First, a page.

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Understanding Conventional 2-Wire Smoke Detector Wiring

** This article is for LOW VOLTAGE smoke detectors and NOT for 120VAC hardwired devices. **

Smoke detectors for security and fire alarm systems connect to a control panel in one of three manners. 

1.    2-wire conventional 
2.    4-wire conventional 
3.    Polling Loop (aka addressable, Used mostly in commercial applications)

2-Wire conventional smoke circuits use a pair of wires for both power and signal functions. On 2-wire circuits, the detectors are wired in parallel along a single path with an EOL resistor at the end of the circuit. When any detector goes into alarm, the circuit is brought to a near short.  The panel senses the near short and goes into alarm. Remember the end-of-line resistor is present to create a voltage drop across the terminals on the panel. A near-short bypasses the resistance and puts the detection circuit into an alarm state. The panel programming determines what action the panel takes in response. Go here for more on circuit states.

Three 2-wire smoke detectors wired in parallel with an EOL resistor

The image above shows a Smoke detector loop in an EOL state resulting in a Normal Condition. The detectors are powered through the loop with either 12VDC in a home security system or 24VDC used in most commercial applications. There are exceptions, so always check before you install or replace a smoke detector. Regardless of the system or the voltage that the system uses to power smoke detectors, the principle is the same.

Any detector which goes into alarm condition will “latch”.  The term latch means the detector stays in alarm condition even when the smoke event is over. When latched, a detector will show a red light. This aids the user in locating which detector caused the alarm.   

Smoke detector activates and latches showing a red light

Detector latches and displays a red light. After the smoke clears the detector stays latched and the red light stays on. 

2-wire Smoke detector in alarm with red light

When any smoke detector in the circuit activates, it disables any other detector from initiating an alarm. The panel can only indicate that that particular zone is in alarm. 

To release the latch thereby resetting the system, power must be removed from the 2-wire circuit for a few seconds. When power is restored the smoke detectors return to normal operation. If the smoke circuit is reset before the smoke is cleared or if the detector is damaged from the event, the fire alarm will trip again.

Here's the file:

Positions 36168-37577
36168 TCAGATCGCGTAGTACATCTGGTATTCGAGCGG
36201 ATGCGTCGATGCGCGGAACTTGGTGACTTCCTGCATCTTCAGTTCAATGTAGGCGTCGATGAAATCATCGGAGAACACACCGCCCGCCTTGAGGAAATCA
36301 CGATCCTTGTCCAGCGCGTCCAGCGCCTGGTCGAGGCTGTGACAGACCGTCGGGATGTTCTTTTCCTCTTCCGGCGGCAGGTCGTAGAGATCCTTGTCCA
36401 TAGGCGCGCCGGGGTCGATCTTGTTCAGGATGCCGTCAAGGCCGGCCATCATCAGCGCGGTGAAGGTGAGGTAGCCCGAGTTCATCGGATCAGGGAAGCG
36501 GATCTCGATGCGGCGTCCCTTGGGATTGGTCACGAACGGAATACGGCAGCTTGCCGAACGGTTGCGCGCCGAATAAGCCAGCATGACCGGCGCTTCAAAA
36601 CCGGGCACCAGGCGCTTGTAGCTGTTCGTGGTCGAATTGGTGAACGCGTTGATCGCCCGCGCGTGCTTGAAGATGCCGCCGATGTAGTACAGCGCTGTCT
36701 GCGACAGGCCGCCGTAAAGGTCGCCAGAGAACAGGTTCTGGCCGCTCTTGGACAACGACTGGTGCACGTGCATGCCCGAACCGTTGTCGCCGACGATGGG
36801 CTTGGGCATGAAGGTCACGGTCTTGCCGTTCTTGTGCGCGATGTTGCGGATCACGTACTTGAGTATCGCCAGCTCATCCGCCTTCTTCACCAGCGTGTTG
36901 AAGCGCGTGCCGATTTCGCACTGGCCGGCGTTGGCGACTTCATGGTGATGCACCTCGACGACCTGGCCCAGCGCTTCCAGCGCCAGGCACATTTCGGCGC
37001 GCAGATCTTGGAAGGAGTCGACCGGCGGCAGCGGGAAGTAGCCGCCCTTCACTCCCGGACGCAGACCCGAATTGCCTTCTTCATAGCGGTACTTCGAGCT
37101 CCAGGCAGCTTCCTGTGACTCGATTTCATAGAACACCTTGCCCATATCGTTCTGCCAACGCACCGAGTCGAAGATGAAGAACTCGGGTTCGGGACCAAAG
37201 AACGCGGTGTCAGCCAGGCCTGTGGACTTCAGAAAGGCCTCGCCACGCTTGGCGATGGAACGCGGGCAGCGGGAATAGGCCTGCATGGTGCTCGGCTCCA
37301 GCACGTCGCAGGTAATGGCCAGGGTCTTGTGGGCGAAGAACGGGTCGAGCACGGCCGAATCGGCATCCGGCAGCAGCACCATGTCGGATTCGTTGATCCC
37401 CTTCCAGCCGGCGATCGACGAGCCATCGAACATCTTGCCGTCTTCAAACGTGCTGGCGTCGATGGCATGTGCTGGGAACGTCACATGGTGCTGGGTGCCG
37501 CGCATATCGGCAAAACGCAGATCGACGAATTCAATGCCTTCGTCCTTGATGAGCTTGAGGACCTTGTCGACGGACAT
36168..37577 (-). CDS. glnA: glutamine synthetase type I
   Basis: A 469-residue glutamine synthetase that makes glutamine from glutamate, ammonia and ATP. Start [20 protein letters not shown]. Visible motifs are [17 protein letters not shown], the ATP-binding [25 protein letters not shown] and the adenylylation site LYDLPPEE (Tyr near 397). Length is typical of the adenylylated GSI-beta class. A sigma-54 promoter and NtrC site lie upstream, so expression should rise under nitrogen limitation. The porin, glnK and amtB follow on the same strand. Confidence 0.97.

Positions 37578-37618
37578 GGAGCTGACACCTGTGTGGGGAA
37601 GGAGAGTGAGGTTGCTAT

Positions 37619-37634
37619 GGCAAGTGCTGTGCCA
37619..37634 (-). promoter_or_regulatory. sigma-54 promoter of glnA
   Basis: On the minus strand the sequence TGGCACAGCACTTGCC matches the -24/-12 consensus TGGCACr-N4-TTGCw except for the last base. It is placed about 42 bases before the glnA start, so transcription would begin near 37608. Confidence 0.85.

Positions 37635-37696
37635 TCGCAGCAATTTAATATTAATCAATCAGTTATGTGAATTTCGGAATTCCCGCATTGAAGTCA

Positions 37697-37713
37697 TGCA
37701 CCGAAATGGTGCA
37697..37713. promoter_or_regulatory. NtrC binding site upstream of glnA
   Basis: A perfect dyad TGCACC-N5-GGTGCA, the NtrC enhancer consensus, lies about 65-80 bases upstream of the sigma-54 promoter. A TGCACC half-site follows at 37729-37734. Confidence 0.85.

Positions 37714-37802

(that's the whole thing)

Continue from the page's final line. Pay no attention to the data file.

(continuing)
Smoke detectors reset when power is removed for a few seconds

During a Fire Reset, power is removed from the circuit for a few seconds.

Heat detectors can be installed on the same circuit as smoke detectors. They wire and function in essentially the same manner. The only difference is the type of conditions that trigger an alarm. While heat detectors can be added to a smoke detector circuit, it is often better to add the heat detectors to their own zone. This will provide more detailed location information to the monitoring station if dispatch is required. It is also important to remember that not all conventional heat detectors can be used more than once. These are called "non-resettable" and must be replaced after they activate. If included in a smoke detector circuit this may delay the re-activation of that circuit. 

It is important to realize that the images above are shown in a schematic format and do not reflect the precise method of wiring a 2-wire smoke detector. The circuit must have the ability to open if a device is removed. The open circuit is the same as a cut wire. The panel goes into trouble. Below is a graphic of a commonly used base plate terminal. The smoke detector clips into the base. If the detector head is removed, the circuit needs to reflect the open circuit so the panel can go into a troubled state.  

2-wire smoke detector terminals

The + power leads are NEVER under the same terminal in a two-piece detector. Some detectors are wired directly to the sensor part and the base is only for securing to the ceiling or wall. 
When a smoke detector is installed it bridges the gap between the two + terminals thereby completing the circuit for the rest of the detectors. 

2-wire smoke detector terminals showing circuit bridge when detector is installed.

Notice the wires are NEVER twisted together. If a wire disconnects from the base it MUST open the circuit.